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Jost Gippert: Our Featured Linguist!

"Buenos dias", "buenas noches" -- this was the first words in a foreign language I heard in my life, as a three-year old boy growing up in developing post-war Western Germany, where the first gastarbeiters had arrived from Spain. Fascinated by the strange sounds, I tried to get to know some more languages, the only opportunity being TV courses of English and French -- there was no foreign language education for pre-teen school children in Germany yet in those days. Read more



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What is English? And Why Should We Care?

By: Tim William Machan

To find some answers Tim Machan explores the language's present and past, and looks ahead to its futures among the one and a half billion people who speak it. His search is fascinating and important, for definitions of English have influenced education and law in many countries and helped shape the identities of those who live in them.


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Medical Writing in Early Modern English

Edited by Irma Taavitsainen and Paivi Pahta

This volume provides a new perspective on the evolution of the special language of medicine, based on the electronic corpus of Early Modern English Medical Texts, containing over two million words of medical writing from 1500 to 1700.


Academic Paper


Title: Inductive probabilistic taxonomy learning using singular value decomposition
Author: Francesca Fallucchi
Institution: Università degli Studi di Roma Tor Vergata
Author: Fabio Massimo Zanzotto
Institution: University of Rome, La Sapienza
Linguistic Field: Computational Linguistics
Abstract: Capturing word meaning is one of the challenges of natural language processing (NLP). Formal models of meaning, such as networks of words or concepts, are knowledge repositories used in a variety of applications. To be effectively used, these networks have to be large or, at least, adapted to specific domains. Learning word meaning from texts is then an active area of research. Lexico-syntactic pattern methods are one of the possible solutions. Yet, these models do not use structural properties of target semantic relations, e.g. transitivity, during learning. In this paper, we propose a novel lexico-syntactic pattern probabilistic method for learning taxonomies that explicitly models transitivity and naturally exploits vector space model techniques for reducing space dimensions. We define two probabilistic models: the direct probabilistic model and the induced probabilistic model. The first is directly estimated on observations over text collections. The second uses transitivity on the direct probabilistic model to induce probabilities of derived events. Within our probabilistic model, we also propose a novel way of using singular value decomposition as unsupervised method for feature selection in estimating direct probabilities. We empirically show that the induced probabilistic taxonomy learning model outperforms state-of-the-art probabilistic models and our unsupervised feature selection method improves performance.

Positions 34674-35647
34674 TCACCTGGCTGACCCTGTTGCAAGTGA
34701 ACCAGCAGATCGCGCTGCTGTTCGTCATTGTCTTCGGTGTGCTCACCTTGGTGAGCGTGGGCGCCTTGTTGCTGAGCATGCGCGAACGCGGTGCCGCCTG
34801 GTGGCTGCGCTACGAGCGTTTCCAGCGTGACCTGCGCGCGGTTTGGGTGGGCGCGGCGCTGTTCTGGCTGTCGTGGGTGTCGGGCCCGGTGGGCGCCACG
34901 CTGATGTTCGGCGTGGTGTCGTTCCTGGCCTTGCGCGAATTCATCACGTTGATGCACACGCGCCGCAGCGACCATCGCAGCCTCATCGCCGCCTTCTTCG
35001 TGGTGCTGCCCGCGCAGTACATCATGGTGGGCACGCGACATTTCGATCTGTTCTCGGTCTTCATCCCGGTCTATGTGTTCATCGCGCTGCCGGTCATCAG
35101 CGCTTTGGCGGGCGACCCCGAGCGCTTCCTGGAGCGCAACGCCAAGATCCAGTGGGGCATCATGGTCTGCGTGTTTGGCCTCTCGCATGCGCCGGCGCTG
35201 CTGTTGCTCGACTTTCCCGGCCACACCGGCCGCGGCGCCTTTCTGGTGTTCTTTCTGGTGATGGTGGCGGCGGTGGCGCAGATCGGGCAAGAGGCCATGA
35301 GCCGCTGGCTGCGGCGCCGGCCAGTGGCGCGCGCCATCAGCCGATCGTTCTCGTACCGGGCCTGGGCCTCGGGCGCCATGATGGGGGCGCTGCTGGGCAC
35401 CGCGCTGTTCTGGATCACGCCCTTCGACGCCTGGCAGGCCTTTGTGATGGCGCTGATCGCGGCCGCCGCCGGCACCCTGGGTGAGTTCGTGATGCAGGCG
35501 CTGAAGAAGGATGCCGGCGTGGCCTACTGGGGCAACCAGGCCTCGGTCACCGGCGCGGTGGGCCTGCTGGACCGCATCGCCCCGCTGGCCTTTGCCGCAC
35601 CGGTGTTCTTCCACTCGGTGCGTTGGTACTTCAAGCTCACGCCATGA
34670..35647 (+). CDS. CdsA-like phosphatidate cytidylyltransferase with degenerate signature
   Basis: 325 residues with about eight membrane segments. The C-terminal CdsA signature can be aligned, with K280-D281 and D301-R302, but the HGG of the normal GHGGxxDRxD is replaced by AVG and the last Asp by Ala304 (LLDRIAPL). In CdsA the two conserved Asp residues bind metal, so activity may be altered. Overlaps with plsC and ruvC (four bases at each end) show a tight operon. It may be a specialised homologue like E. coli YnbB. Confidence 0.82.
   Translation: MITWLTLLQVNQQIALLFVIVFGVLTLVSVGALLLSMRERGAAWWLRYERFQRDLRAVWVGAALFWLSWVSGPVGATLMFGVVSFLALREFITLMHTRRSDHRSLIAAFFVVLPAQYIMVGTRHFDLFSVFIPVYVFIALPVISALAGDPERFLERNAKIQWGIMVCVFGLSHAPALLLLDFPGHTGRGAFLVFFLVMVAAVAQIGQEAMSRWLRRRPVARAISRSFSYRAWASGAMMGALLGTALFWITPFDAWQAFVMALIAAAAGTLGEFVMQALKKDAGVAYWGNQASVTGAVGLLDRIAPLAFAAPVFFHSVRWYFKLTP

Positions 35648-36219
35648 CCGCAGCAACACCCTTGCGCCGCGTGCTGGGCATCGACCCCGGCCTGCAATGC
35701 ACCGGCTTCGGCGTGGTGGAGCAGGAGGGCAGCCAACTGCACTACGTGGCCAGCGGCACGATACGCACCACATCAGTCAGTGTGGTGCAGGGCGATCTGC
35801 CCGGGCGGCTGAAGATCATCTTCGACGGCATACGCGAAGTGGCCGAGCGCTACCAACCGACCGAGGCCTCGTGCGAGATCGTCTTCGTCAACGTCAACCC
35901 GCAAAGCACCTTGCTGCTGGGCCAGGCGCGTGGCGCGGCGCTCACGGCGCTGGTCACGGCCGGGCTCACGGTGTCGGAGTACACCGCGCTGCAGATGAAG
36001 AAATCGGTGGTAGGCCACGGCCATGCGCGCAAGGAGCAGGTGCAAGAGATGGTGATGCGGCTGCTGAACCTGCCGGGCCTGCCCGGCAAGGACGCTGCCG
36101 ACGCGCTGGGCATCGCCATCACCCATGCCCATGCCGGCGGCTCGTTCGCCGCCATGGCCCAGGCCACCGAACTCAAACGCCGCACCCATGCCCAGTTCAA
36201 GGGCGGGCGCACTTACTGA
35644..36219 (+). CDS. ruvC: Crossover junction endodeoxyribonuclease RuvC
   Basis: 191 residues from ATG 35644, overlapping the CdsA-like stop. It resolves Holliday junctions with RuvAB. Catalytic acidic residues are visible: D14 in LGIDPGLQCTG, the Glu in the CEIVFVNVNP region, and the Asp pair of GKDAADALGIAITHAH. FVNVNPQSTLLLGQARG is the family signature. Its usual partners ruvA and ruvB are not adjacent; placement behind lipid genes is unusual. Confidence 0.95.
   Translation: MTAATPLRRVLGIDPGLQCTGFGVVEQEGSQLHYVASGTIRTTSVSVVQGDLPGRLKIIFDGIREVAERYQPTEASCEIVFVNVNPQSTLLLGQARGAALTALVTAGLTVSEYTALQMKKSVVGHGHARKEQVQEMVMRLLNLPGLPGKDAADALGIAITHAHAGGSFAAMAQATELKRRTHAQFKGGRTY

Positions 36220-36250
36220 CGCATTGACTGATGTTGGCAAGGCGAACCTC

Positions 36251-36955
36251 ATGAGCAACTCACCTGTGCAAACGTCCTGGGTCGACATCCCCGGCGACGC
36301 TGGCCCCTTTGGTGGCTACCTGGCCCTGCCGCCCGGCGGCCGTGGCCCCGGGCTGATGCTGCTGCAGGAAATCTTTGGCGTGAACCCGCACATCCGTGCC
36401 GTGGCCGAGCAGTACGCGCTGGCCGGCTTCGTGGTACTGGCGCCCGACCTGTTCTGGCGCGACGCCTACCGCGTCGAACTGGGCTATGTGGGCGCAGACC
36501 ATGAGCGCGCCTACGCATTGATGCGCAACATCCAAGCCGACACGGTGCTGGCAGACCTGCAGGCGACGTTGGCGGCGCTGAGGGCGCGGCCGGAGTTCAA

CUP at LINGUIST

This article appears in Natural Language Engineering Vol. 17, Issue 1, which you can read on Cambridge's site or on LINGUIST .



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